abstract = "Objectives: Invasive group A Streptococcus (iGAS) disease is serious and sometimes life-threatening. The Paediatric Active Enhanced Disease Surveillance (PAEDS) Network collects voluntary notifications from seven major Australian paediatric hospitals on patients with certain conditions, including iGAS disease. Our aims were to: 1) Describe the epidemiological distribution of paediatric iGAS disease in Australia and correlate this with influenza notifications, 2) Identify GAS strains commonly associated with invasive disease in children. Methods: IGAS and influenza notification data were obtained (from the PAEDS Network and the Australian Institute of Health and Welfare, respectively, for the period 1 July 2016 to 30 June 2018). Included iGAS patients had GAS isolated from a normally sterile body site. Data were described according to selected clinical and demographic characteristics, including by age group and Australian State, with proportions and minimum incidence rates estimated. Results: A total of 181 patients were identified, with most (115, 63.5{\%}) <5 years old. The mean annual minimum incidence rate was 1.6 (95{\%} confidence interval: 1.1-2.3) per 100,000 children across the study period. An epidemiological correlation with the seasonal burden of influenza was noted. Contact prophylaxis was not consistently offered. Of 96 patients with emm-typing results available, 72.9{\%} showed emm-1,-4 or-12. Conclusions: Robust surveillance systems and cohesive patient management guidelines are needed. Making iGAS disease nationally notifiable would help facilitate this. Influenza vaccination may contribute to reducing seasonal increases in iGAS incidence. The burden of disease emphasises the need for ongoing progress in GAS vaccine development.",
    keywords = "Child health, Group A Streptococcus, Infectious diseases, Invasive, Public health",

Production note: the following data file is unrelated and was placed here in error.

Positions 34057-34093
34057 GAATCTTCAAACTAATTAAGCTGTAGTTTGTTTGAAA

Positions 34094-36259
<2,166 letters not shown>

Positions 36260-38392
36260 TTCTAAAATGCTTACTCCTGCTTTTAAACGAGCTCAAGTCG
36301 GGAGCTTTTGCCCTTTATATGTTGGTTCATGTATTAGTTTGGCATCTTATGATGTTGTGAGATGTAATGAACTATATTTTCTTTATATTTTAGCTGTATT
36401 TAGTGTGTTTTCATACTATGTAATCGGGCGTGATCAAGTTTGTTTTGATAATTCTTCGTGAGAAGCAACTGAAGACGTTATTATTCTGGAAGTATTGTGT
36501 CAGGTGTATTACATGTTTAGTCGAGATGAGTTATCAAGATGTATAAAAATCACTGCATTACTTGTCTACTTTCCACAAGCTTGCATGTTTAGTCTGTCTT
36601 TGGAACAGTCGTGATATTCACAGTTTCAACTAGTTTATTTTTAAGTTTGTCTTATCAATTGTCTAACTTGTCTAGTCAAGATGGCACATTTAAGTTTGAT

author = "Jane Oliver and Elise Thielemans and Alissa McMinn and Ciara Baker and Britton, {Philip N.} and Clark, {Julia E.} and Marshall, {Helen S.} and Blyth, {Christopher C.} and Joshua Francis and Jim Buttery and Steer, {Andrew C.} and Crawford, {Nigel W.}",
    year = "2019",
    month = "12",
    day = "30",
    doi = "10.1186/s12889-019-8085-2",
    language = "English",
    volume = "19",
    pages = "1--10",
    journal = "BMC Public Health",
    issn = "1471-2458",
    publisher = "BioMed Central",
    number = "1",

    }

    Oliver, J, Thielemans, E, McMinn, A, Baker, C, Britton, PN, Clark, JE, Marshall, HS, Blyth, CC, Francis, J, Buttery, J, Steer, AC & Crawford, NW 2019, 'Invasive group A Streptococcus disease in Australian children: 2016 to 2018 - A descriptive cohort study', BMC Public Health, vol. 19, no. 1, 1750, pp. 1-10. https://doi.org/10.1186/s12889-019-8085-2

    Invasive group A Streptococcus disease in Australian children : 2016 to 2018 - A descriptive cohort study. / Oliver, Jane; Thielemans, Elise; McMinn, Alissa; Baker, Ciara; Britton, Philip N.; Clark, Julia E.; Marshall, Helen S.; Blyth, Christopher C.; Francis, Joshua; Buttery, Jim; Steer, Andrew C.; Crawford, Nigel W.

    In: BMC Public Health, Vol. 19, No. 1, 1750, 30.12.2019, p. 1-10.

    Research output: Contribution to journalArticleResearchpeer-review

    TY - JOUR

    T1 - Invasive group A Streptococcus disease in Australian children

    T2 - 2016 to 2018 - A descriptive cohort study

    AU - Oliver, Jane

    AU - Thielemans, Elise

    AU - McMinn, Alissa

    AU - Baker, Ciara

    AU - Britton, Philip N.

    AU - Clark, Julia E.

    AU - Marshall, Helen S.

    AU - Blyth, Christopher C.

    AU - Francis, Joshua

    AU - Buttery, Jim

    AU - Steer, Andrew C.

    AU - Crawford, Nigel W.

    PY - 2019/12/30

    Y1 - 2019/12/30